TPM News

Black lawmakers in New Jersey have sharply criticized Republican Gov. Chris Christie for comparing a ballot referendum on gay marriage to the civil rights movement thusly: "The fact of the matter is, I think people would have been happy to have a referendum on civil rights rather than fighting and dying in the streets in the South."

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Repeating the false Republican claim once again, Newt Gingrich said he’d take Social Security off budget so no president could threaten to withhold checks to recipients. Newt pointed to Obama in August saying Social Security checks might not be dispensed if the debt limit wasn’t raised – an action Republicans were blocking in Congress.

Former Massachusetts Gov. Mitt Romney drove his opposition to a Moon base home on Thursday night: “If I had a business executive come to me, said they wanted to spend a few hundred billion dollars to put a colony on the Moon, I’d fire them.”

At the big CNN Debate in Florida Thursday, Mitt Romney and Newt Gingrich got into a back-and-forth over immigration. At one point, Romney’s tough ad attacking Gingrich for saying “Spanish is the language of the ghetto” came up, with moderator Wolf Blitzer asking Romney to repeat the charge.

“I haven’t seen the ad, so I’m sorry, I don’t get to see all the tv ads,” Romney said. “Did he say that?”

Watch Romney deny:

The fact that Gingrich did say that is a bit awkward for Gingrich, and has been for quite a while. But there was plenty of awkward to go around: Turns out the ad Romney said he’s never heard of is running on the radio from his campaign — and Romney’s voice, in Spanish, is on the end saying he approved it.

Here’s the Spanish language ad, as posted to the Romney campaign YouTube account:

Speaking about America’s aspirations in space, Newt Gingrich said he wanted to beat the Chinese to the Moon. Haven’t we already?

At the CNN Debate in Florida on Thursday night, former Massachusetts Gov. Mitt Romney was asked if he would support a manned base on the moon as former House Speaker Newt Gingrich has proposed.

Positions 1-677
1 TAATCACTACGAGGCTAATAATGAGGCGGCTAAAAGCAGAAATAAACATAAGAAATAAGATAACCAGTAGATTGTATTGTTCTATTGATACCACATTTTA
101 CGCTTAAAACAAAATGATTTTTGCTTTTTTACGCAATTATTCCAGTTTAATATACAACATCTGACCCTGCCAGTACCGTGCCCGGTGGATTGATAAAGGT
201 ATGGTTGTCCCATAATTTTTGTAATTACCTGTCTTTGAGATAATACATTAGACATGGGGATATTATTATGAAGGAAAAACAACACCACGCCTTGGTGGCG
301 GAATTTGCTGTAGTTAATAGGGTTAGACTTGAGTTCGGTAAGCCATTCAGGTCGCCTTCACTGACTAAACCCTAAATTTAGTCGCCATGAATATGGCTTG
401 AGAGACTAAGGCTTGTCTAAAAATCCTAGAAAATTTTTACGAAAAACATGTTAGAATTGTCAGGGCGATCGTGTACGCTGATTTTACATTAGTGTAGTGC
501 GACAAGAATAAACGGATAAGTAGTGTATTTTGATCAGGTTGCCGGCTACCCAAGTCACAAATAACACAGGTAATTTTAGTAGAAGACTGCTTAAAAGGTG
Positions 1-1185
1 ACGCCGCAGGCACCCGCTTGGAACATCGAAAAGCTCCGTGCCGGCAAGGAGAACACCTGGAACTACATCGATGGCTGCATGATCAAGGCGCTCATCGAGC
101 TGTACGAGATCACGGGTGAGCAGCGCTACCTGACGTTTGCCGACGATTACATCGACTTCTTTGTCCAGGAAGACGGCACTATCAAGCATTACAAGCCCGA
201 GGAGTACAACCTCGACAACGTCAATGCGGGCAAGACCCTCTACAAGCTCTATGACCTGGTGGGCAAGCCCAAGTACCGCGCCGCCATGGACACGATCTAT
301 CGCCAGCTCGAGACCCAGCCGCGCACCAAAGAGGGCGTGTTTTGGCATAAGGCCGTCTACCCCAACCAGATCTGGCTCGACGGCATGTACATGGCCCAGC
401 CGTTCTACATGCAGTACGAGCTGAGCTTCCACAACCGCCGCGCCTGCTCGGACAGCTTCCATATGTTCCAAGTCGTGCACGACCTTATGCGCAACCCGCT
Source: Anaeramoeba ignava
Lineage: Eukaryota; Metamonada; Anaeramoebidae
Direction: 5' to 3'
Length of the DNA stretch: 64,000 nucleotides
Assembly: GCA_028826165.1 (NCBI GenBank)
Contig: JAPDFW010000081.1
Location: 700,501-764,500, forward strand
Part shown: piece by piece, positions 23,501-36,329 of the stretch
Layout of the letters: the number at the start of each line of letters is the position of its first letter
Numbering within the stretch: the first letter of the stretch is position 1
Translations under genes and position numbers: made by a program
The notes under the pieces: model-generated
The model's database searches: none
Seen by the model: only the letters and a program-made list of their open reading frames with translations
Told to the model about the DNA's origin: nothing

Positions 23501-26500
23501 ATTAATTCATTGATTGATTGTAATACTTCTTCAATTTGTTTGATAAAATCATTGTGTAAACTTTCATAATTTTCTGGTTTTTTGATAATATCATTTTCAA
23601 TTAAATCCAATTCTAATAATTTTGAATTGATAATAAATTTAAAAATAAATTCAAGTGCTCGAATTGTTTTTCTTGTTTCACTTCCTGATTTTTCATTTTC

“That’s an enormous expense and right now I want to be spending money here,” Romney said. “Of course the space coast has been badly hurt and I believe in a very vibrant and strong space program…I’m not looking for a colony on the moon. I think the cost of that would be in the hundreds of billions if not trillions. I would rather rebuild housing here in the U.S.”

Tensions are running high in the run up to the final debate before the Florida primary, so it's time for Newt Gingrich and Mitt Romney to work out their differences.

As any married person will testify, when two people are that close, constant sniping and name calling will never do your relationship any favors.

With a long way still to go, what, if anything can be done, to bridge the divide between the two Republican frontrunners?

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Wolf Blitzer finally managed to egg Newt on against Romney, asking if he’d be willing to hit Romney over his tax return issues.

Newt initially refused, attacking the question, but Romney struck a combative tone.

“Given that standard Mitt, I did say it was unusual that I don’t know any president that had a Swiss bank account,” said Gingrich.

“Let’s put behind this idea of attacking my investments or money or success,” returned Romney.

Not seeing is believing, at least in the case of what's reportedly the world's first demonstrated cloaking of a three-dimensional object.

Scientists at the University of Texas in Austin (UT) on Wednesday published a paper in the New Journal of Physics describing how they managed to cloak a 7-inch-long cylinder from every angle from a microwave scanner. The objects can still be seen from the human eye, but the team says they are working on improving the effect to make the objects truly invisible to a human observer.

"This object's invisibility is independent of where the observer is," Dr. Andrea Alu, a professor of electrical engineering at UT and one of the paper's co-authors, told Wired's Danger Room. "So you'd walk right around it, and never see it."

Previous displays of cloaking, by contrast -- such as the "mirage effect" that captivated the Web's attention in October 2011 -- only achieved cloaking of a two-dimensional surface. Walk around the cloaking field and you'd see the object.

That's not the case with what the UT scientists devised, though: They've managed to demonstrate it is possible to cloak any 3D object from an observing microwave scanner's point of view, even when close to it.

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